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Gallegly and Capps Well Ahead

Incumbents for the state Assembly are also heading to victory, thanks partly to funding advantages and redrawn districts.

November 06, 2002|Steve Chawkins | Times Staff Writer

Incumbents were headed to decisive victories Tuesday in Ventura County's races for state Assembly and Congress.

Leading Democratic opponent Fern Rudin by about 2 to 1, Rep. Elton Gallegly (R-Simi Valley) was on his way to a ninth term in Congress.

"It always feels good to win," said Gallegly before joining the county Republican Central Committee in a tailgate party outside the courthouse in Ventura. Gallegly said he was particularly pleased because it was his first victory in inland Santa Barbara County, a new part of his district.

The apparent margin of victory was smaller for Rep. Lois Capps (D-Santa Barbara), but she was still far ahead of Beth Rogers, a Republican businesswoman from a pioneering Ventura County farming family.

In Assembly races, Democratic incumbent Fran Pavley (D-Agoura Hills) was easily beating Michael Wissot, a San Fernando Valley Internet entrepreneur.

"My victory reaffirms what I really believe: My district values environmental protection, quality education, and an activist government," said Pavley, whose centerpiece bill was the nation's first ban on vehicular greenhouse gases.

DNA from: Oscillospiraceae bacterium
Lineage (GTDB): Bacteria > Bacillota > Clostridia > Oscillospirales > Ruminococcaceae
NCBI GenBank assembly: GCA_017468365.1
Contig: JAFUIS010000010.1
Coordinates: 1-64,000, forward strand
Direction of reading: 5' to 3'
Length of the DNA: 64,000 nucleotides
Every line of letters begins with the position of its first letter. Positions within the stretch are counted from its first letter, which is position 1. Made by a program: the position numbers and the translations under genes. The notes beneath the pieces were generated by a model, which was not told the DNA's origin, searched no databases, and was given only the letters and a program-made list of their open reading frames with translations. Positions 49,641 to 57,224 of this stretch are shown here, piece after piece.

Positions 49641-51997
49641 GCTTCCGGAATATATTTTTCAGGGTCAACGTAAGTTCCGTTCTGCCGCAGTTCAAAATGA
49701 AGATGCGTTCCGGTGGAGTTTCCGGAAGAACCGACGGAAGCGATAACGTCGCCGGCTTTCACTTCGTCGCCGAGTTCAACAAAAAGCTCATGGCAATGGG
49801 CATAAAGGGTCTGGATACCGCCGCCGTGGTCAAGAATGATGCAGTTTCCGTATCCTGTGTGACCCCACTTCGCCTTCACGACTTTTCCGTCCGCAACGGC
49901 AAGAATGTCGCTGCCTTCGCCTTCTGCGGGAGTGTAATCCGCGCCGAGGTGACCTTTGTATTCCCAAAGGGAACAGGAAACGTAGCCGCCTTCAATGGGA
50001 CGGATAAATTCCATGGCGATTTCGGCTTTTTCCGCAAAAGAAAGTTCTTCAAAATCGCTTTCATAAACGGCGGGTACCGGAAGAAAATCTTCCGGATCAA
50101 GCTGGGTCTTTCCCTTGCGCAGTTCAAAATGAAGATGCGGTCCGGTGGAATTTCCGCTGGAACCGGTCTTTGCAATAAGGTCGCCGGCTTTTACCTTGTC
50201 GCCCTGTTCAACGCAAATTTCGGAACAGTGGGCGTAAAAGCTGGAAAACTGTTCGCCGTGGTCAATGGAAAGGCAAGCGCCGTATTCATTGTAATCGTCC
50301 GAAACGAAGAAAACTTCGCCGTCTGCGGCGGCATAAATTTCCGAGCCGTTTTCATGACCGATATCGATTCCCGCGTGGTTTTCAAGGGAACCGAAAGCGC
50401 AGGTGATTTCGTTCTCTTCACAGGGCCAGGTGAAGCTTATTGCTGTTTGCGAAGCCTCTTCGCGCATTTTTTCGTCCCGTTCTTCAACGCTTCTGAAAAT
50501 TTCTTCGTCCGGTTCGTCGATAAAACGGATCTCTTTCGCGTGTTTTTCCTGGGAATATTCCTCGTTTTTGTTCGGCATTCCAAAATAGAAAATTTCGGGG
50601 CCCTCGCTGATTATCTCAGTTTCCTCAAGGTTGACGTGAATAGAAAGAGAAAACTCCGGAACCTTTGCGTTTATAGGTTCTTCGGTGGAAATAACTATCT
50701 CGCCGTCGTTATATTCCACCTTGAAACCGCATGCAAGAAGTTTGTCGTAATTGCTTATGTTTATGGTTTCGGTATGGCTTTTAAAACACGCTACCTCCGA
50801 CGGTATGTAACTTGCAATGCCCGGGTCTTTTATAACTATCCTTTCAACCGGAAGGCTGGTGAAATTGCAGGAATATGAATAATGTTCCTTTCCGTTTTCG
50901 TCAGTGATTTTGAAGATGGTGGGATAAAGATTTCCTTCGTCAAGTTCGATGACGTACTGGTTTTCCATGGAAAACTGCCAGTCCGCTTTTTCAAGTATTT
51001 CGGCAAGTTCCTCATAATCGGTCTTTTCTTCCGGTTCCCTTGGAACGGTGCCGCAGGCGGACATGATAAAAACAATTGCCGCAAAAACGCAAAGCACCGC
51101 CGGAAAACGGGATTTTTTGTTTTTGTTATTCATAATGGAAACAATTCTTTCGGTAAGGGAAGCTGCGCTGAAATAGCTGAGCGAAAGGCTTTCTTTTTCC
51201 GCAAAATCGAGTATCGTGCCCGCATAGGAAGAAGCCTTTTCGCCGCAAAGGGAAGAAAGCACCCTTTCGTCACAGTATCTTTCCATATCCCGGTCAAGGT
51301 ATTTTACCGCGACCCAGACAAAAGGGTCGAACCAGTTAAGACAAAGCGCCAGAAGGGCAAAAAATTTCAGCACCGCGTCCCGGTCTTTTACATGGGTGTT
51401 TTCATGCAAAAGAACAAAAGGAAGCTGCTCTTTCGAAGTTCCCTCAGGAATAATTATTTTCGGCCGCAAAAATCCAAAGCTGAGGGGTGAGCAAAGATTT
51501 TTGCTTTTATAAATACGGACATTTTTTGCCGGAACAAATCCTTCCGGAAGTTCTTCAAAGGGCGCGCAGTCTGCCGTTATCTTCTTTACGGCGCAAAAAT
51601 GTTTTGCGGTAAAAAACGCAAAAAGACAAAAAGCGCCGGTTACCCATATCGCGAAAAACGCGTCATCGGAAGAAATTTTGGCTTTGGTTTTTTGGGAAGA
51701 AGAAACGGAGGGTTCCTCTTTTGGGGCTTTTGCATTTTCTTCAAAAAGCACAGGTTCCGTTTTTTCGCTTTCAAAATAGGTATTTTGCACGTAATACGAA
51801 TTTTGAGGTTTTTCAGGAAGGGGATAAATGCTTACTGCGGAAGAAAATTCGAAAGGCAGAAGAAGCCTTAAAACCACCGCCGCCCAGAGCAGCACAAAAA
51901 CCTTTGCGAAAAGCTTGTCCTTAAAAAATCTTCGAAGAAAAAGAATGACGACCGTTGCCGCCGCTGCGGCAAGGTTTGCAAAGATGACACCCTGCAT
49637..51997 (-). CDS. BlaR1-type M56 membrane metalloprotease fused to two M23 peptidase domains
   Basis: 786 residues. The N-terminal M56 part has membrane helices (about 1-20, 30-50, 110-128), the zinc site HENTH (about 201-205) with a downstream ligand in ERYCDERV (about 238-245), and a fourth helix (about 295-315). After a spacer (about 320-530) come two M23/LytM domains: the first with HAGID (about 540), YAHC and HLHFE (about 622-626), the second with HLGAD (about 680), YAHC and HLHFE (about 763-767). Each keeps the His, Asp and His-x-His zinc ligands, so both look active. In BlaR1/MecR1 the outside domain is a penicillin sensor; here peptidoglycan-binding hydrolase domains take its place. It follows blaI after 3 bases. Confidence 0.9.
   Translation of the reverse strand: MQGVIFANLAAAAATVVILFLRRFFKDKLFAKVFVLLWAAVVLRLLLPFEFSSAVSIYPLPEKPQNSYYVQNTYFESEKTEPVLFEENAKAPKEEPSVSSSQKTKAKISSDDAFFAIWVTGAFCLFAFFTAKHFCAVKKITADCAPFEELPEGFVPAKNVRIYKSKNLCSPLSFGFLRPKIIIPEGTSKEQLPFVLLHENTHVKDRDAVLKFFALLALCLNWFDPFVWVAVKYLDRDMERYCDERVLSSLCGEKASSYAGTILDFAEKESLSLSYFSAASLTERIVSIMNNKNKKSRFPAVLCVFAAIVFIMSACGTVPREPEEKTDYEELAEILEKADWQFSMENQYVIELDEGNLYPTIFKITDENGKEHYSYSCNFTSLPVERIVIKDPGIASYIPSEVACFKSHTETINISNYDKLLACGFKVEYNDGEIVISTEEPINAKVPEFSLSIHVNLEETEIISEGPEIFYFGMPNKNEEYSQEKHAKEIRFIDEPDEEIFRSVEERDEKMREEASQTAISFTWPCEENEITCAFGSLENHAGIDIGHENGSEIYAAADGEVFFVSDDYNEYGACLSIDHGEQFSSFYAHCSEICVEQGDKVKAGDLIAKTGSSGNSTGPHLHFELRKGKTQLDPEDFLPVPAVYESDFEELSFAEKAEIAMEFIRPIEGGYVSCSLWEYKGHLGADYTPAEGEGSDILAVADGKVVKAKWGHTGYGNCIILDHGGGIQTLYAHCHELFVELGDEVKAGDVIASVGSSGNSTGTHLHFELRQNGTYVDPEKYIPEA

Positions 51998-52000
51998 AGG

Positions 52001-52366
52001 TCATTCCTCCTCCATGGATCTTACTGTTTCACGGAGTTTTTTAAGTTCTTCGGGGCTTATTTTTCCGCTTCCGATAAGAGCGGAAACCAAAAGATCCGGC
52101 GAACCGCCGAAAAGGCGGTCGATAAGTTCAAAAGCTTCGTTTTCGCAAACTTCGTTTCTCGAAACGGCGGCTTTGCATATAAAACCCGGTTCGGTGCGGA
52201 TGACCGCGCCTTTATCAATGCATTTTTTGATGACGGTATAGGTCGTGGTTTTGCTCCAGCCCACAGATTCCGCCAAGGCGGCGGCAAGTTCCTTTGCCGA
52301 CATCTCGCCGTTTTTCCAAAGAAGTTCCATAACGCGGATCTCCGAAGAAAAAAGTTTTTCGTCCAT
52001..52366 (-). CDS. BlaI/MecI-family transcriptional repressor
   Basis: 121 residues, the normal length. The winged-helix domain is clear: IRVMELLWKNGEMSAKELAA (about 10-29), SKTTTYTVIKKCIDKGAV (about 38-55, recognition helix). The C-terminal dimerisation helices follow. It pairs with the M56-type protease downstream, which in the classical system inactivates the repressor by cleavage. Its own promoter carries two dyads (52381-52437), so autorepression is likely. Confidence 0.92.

Assemblyman Tony Strickland (R-Moorpark) appeared headed to an overwhelming victory over Democratic businessman Bruce Thomas.

And Republican incumbent Keith Richman, whose district overlaps Simi Valley and the west San Fernando Valley, was a runaway winner over Democrat Paula Calderon.

With Republican challenger Bob Pohl out of the race because of cancer, Assemblywoman Hannah-Beth Jackson (D-Santa Barbara) was cruising to her third term.

Incumbents were further boosted by the once-a-decade redrawing of their districts. Each of Ventura County's state and federal incumbents ended up with more voters of his or her own party after redistricting.

With local challengers in those races at a greater disadvantage than usual, the major parties for the most part did not pour resources into their campaigns. Making her first bid for elected office, Rudin raised less than $5,000 to unseat Gallegly, whose treasury topped $1 million.

Most of the challengers had never held office, although some had political experience. Rudin ran the Clinton-Gore campaigns in eastern Ventura County. Wissot was formerly employed by Sen. John McCain.

The Capps-Rogers race drew the most attention, generating contributions of more than $2.7 million. Rogers was seen as a strong contender, with credentials that included party activism and experience running her family's 200-employee sod farm.

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